Saint Mary’s College hosted the Peace Project Contest as the final installment in a series of events held this week in honor of Martin Luther King, Jr. Students submitted poems, artwork and speeches dedicated to the messages left by the Civil Rights leader. Tamara Taylor, assistant director of Student Involvement and Multicultural Services, said the project was a way for students to use their creativity to celebrate the life of Dr. King and his dream for peace. “Traditionally, ‘Celebrate Martin Luther King’ has only been one day and it has traditionally been the day we get back,” she said. “It has gotten lost in the shuffle, so we decided, ‘Why not do a week?’” Jacquitta Martin, president of the Sisters of Nefertiti, said the sisters helped plan and execute the event. “This contest started out as an oratorical contest. Then sisters asked why limit to just speech when we can open it up to allow students to be more creative,” she said. The 10 entries in the contest ranged from original poetry to a short film. Junior Elizabeth Elsbach won the top prize, a spa package from J. Ross Salon and Spa, for her poem. “I decided to write a poem because when you are expressing something as intangible as peace, you have to use something intangible like poetry to reach out and stir up the desire to reach a common goal,” she said. First year Asha Gilmore took second prize with her original film. The film originally began as a project for a social work class, she said. “It was a project where we compared and contrasted three different writers: Sister Madaleva, Mary Jane Adams and Martin Luther King, Jr.,” she said. “I decided I wanted to use song and intensity in the animations to make the project more memorable.” Junior Lizzy Schroff finished in third place for her poem. “I write a lot of poetry, and I like poetry because I like to express things through a new perspective and grab people’s attention with vivid imagery, and [allow them] to see things in a new light,” she said. Vice President of Student Affairs Karen Johnson served on a panel of judges and helped choose the winner of the contest. “I was amazed by how excellent everything was, and it should be shared with the community,” she said. Elaine Meyer-Lee, the director of the Center for Women’s Intercultural Leadership, also served as a judge. “I think it is really great that so many students came out and created something with so much substance,” she said. “It was a meaningful event that is worthy of the legacy of Martin Luther King, Jr.”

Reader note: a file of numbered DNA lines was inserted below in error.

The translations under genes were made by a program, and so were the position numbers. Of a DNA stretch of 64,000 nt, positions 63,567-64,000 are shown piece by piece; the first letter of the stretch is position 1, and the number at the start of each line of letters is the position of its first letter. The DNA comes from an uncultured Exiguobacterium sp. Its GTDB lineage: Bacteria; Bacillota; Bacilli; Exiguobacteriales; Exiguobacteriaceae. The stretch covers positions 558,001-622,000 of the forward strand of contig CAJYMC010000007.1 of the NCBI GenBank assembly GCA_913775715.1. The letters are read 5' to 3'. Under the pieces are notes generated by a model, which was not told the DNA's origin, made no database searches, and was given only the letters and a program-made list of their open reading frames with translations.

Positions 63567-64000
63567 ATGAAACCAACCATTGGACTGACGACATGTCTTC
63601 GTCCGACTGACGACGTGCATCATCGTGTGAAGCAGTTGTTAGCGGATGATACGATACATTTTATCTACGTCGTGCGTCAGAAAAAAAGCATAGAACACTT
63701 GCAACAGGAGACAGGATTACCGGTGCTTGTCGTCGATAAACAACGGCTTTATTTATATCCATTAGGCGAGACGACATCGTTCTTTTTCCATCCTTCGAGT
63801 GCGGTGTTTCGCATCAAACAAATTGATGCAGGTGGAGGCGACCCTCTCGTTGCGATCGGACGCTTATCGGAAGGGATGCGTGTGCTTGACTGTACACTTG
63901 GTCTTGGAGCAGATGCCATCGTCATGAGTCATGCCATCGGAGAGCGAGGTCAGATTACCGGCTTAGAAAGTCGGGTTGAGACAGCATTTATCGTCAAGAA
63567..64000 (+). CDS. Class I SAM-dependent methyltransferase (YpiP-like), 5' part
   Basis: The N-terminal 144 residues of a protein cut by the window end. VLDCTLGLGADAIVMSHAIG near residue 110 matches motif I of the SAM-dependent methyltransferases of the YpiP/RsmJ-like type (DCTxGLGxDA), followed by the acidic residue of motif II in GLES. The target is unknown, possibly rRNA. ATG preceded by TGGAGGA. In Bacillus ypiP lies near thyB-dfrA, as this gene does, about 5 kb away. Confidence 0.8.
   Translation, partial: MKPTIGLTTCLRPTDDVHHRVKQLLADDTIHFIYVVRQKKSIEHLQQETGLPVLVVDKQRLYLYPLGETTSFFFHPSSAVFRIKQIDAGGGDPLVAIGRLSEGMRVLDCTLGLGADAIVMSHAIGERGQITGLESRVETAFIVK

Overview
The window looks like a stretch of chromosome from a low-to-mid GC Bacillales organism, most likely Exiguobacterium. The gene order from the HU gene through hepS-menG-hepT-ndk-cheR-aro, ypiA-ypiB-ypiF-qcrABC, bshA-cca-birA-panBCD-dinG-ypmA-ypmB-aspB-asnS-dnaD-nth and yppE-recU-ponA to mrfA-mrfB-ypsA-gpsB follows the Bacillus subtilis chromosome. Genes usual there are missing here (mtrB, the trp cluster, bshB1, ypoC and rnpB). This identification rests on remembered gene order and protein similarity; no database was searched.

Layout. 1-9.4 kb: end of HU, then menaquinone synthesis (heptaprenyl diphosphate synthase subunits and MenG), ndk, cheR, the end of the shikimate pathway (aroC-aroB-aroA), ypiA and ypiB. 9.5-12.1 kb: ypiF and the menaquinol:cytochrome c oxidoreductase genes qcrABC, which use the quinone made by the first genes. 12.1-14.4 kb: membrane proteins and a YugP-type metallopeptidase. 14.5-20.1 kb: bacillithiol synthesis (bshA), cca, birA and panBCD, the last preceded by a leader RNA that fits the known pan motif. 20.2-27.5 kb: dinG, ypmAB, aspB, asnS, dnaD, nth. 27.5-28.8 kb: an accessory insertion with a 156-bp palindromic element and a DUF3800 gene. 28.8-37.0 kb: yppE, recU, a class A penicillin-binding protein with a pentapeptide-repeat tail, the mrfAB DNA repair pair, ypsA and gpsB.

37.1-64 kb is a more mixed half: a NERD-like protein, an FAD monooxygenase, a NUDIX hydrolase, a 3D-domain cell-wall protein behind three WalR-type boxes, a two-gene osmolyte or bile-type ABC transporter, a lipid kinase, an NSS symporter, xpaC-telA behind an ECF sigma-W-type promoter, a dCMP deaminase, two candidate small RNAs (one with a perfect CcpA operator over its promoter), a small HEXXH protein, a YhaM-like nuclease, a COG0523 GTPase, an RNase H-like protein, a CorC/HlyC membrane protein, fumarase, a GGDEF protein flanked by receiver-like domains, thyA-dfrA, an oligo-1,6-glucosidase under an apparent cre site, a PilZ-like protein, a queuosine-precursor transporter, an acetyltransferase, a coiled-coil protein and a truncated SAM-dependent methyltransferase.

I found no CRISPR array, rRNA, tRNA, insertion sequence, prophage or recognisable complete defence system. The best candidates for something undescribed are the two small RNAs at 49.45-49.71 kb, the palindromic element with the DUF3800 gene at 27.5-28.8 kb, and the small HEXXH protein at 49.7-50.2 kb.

Share:Click to share on Facebook (Opens in new window)Click to share on Twitter (Opens in new window)Click to email this to a friend (Opens in new window) WNY News Now File Image.CATTARAUGUS CREEK – Forest rangers from the New York State Department of Environmental Conservation say they rescued a male hiker who fell off a ledge into the Cattaraugus Creek, injuring both legs, after he was separated from his hiking group at around 8:30 p.m. May 27. Forest rangers Wayne Krulish and Justin Thaine responded to the area of Cattaraugus Creek after another hiker in the area found the injured man and called 911.The rangers reportedly followed 911 coordinates placing the man on the South Branch of the creek.At 11:25 p.m., rescuers from the Gowanda Volunteer Fire Department reached the 29-year-old man from Allegany, secured him in a litter, and carried him out to the Forty Road parking area, arriving at 1 a.m. Ranger Thaine conducted interviews and the injured hiker was transported to a local hospital for medical treatment. All Rangers left the area by 3 a.m.
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